Entries in Continental Airlines (7)


Non-Stop Atlantic Flights Keep Stopping, Blaming Headwinds

John Foxx/Thinkstock(NEW YORK) -- Thousands of passengers on non-stop flights from Europe to the U.S. over the past month have found themselves with an unexpected stop -- an unplanned landing to take on more fuel.

Pilots have had to put down in Canada or elsewhere to top off their tanks after running into record headwinds that have slowed the flights, using up more fuel than expected.

This story was first reported by The Wall Street Journal, which said Continental Airlines has had the most problems. The airline, which has merged with United to form the world’s largest carrier, had nearly 60 diversions for fuel on flights from Europe since early December.  The airline confirmed the number to ABC News.

Airlines are required to carry enough fuel to reach their destination, and an extra amount in order to land at an alternate airport if necessary.

It’s not just the headwinds that are to blame.  Continental has switched to smaller twin-engine Boeing 757s on these routes to save money, and those planes can’t travel as far or hold as much fuel as wide-body planes.  The Wall Street Journal notes that that’s not a problem if winds are calm, but strong headwinds can cause havoc with schedules.

United/Continental spokesperson Megan McCarthy told ABC News that the headwinds have been a “once in 10 year extreme.”  McCarthy said the headwinds in December usually average 35 mph. This past December they’ve hit 54 mph, and on the worst days have been up to 69 mph – twice as strong as usual.

McCarthy noted that most of their 757 flights from Europe – 97 percent of them — did not have to divert. Diversions for fuel, or any reason, are a headache for customers, and cost airlines money.  McCarthy said, “We are looking at it very closely, it is an inconvenience to our customers, to determine if there are other options.”

The Federal Aviation Administration is also checking to make sure there are no safety issues.   In a statement, the agency said, “The FAA is aware that United Airlines aircraft have made more unscheduled fuel stops this year than last year and we are looking into the issue.”

US Airways and American Airlines also fly 737s across the Atlantic, but they’ve had only a few diversions due to the winds.  According to The Wall Street Journal, Delta Airlines has had none.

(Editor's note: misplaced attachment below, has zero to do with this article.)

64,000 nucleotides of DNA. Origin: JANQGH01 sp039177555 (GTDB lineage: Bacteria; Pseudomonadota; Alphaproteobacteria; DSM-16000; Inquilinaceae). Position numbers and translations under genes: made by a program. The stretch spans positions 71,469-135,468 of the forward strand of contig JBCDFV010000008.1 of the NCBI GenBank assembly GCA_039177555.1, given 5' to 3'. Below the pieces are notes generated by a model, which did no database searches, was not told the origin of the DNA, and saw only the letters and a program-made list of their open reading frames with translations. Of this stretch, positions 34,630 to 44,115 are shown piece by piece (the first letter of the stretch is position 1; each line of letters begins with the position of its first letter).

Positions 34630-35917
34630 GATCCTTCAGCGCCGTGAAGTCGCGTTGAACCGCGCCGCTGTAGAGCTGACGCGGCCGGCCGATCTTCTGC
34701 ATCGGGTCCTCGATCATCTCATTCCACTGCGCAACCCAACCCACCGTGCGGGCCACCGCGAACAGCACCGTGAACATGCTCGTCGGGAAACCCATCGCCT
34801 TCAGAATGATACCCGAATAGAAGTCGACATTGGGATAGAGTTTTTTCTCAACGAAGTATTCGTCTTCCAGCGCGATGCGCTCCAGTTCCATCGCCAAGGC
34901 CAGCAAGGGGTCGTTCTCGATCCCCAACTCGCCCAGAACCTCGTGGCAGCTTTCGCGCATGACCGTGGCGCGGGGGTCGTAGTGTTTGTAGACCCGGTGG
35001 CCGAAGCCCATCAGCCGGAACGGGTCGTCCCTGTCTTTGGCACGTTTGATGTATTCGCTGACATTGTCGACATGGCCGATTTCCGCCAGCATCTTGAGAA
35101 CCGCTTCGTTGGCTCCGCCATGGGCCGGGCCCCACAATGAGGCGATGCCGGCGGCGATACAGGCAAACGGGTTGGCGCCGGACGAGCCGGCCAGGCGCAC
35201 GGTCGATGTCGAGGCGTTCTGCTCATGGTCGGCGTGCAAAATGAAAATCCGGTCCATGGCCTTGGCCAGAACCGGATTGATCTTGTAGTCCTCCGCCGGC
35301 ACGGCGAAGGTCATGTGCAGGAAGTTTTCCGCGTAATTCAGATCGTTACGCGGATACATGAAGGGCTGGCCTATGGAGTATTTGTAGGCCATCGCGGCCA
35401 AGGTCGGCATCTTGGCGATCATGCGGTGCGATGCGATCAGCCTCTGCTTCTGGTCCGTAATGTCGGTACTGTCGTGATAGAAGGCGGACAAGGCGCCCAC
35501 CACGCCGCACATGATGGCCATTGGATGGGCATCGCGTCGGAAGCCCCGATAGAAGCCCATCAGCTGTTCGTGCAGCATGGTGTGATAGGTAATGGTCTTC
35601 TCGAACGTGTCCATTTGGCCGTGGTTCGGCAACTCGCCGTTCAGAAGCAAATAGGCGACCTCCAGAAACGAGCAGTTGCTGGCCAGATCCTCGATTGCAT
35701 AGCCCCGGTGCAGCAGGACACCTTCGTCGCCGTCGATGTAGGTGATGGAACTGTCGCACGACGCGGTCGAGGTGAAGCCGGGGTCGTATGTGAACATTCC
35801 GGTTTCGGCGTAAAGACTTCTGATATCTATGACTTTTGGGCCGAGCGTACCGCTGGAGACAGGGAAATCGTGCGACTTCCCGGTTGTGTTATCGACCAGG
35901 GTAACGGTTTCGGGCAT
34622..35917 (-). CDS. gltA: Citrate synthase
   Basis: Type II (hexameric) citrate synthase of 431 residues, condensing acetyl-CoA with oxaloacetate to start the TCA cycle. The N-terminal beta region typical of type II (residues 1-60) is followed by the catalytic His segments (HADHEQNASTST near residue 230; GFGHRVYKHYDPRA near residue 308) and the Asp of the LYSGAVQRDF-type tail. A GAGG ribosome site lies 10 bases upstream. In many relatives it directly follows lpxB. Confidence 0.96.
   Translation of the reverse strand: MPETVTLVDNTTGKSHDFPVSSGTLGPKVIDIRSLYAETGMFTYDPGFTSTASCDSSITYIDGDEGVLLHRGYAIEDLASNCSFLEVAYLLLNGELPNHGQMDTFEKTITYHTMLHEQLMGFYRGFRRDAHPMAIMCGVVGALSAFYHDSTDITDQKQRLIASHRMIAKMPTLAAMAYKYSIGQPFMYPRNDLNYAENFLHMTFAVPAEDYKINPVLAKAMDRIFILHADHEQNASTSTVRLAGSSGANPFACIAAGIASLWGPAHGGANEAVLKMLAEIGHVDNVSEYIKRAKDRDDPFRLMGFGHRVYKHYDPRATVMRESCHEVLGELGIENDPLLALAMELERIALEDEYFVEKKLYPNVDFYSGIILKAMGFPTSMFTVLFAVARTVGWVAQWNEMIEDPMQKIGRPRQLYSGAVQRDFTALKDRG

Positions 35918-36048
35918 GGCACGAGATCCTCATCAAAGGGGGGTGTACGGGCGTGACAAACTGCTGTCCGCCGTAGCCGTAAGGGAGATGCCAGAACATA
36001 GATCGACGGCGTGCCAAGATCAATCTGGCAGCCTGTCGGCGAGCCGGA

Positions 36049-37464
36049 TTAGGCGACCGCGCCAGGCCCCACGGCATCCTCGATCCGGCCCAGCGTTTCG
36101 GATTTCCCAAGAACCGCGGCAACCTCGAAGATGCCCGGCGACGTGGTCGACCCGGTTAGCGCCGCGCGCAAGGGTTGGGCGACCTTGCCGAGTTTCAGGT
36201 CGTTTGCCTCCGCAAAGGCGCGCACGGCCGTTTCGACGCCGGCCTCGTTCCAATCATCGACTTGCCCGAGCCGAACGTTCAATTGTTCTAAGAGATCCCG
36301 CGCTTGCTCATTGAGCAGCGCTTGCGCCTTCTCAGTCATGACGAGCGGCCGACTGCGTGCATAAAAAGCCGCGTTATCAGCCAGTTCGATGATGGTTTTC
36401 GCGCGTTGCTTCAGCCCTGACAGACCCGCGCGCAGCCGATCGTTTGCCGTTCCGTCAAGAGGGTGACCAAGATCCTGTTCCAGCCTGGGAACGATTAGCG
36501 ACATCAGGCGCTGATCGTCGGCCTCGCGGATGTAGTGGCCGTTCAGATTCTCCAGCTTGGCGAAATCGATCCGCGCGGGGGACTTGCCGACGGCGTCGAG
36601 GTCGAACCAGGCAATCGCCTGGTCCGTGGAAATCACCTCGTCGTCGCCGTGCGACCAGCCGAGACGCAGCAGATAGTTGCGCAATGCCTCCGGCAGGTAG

There have been allegations in the past that both Continental and US Airways had skimped on fuel, as fuel costs have skyrocketed.  Both airlines denied the charges, and no safety fines were levied.

Copyright 2012 ABC News Radio


Passenger Sues Airline Over Turbulent Flight

United Continental Holdings(HOUSTON) -- A Texas woman is suing Continental Airlines and three other airlines after a turbulent flight left her suffering from post-traumatic stress disorder and other mental trauma.

Colleen O'Neal, of Lubbock, Texas, claims in a lawsuit filed Tuesday that a flight through stormy weather from College Station to Houston left her with an "intense fear of flying" that affected her mental health and her career.

The lawsuit filed at the Harris County District Court claims that what was supposed to have been a 20-minute flight on Oct. 29, 2009, turned into a two-hour ordeal. The aircraft rose and fell "as if it had lost power and was falling out of the sky," leading O'Neal to fear she was going to die, the court papers said.

Weather reports prior to the flight's takeoff had predicted intense thunderstorms with a "threat of tornadoes, wind shear, and dangerously strong winds," the lawsuit said.

At one point during the flight, the pilots attempted an emergency landing in Victoria, Texas, but were forced to abort.

O'Neal's attorney, Corwin Fargason, said that at the end of the flight passengers posed with the pilots for a photo to celebrate their survival.

"I've flown quite a bit in my life and there's a difference between bumpy and what she experienced," Fargason said.

According to the complaint, O'Neal now suffers from PTSD symptoms, including "nightmares and flashbacks" that have left her unable to fly.

O'Neal purchased the ticket through Continental Airlines, but the flight was operated by Colgan Airlines.

She is also suing United Airlines, Colgan and Pinnacle Airlines. United merged with Continental Airlines last year and Pinnacle Airlines owns Colgan Airlines.

O'Neal, who works as a district manager for the Texas Division of Emergency Management, said her fear of flying cost her a position at the Federal Emergency Management Agency. She would have been required to travel by air.

In published reports, officials for Continental, United and Pinnacle declined to comment on the lawsuit.

Copyright 2011 ABC News Radio


Continental Cancels 24 Flights after Pilots Call Out Sick

United Continental Holdings(NEWARK, N.J.) -- Due to something that was apparently "going around," Continental Airlines was forced to scuttle two dozen flights Wednesday, most of them from New Jersey's Newark Liberty International Airport -- one of the carrier's main hubs.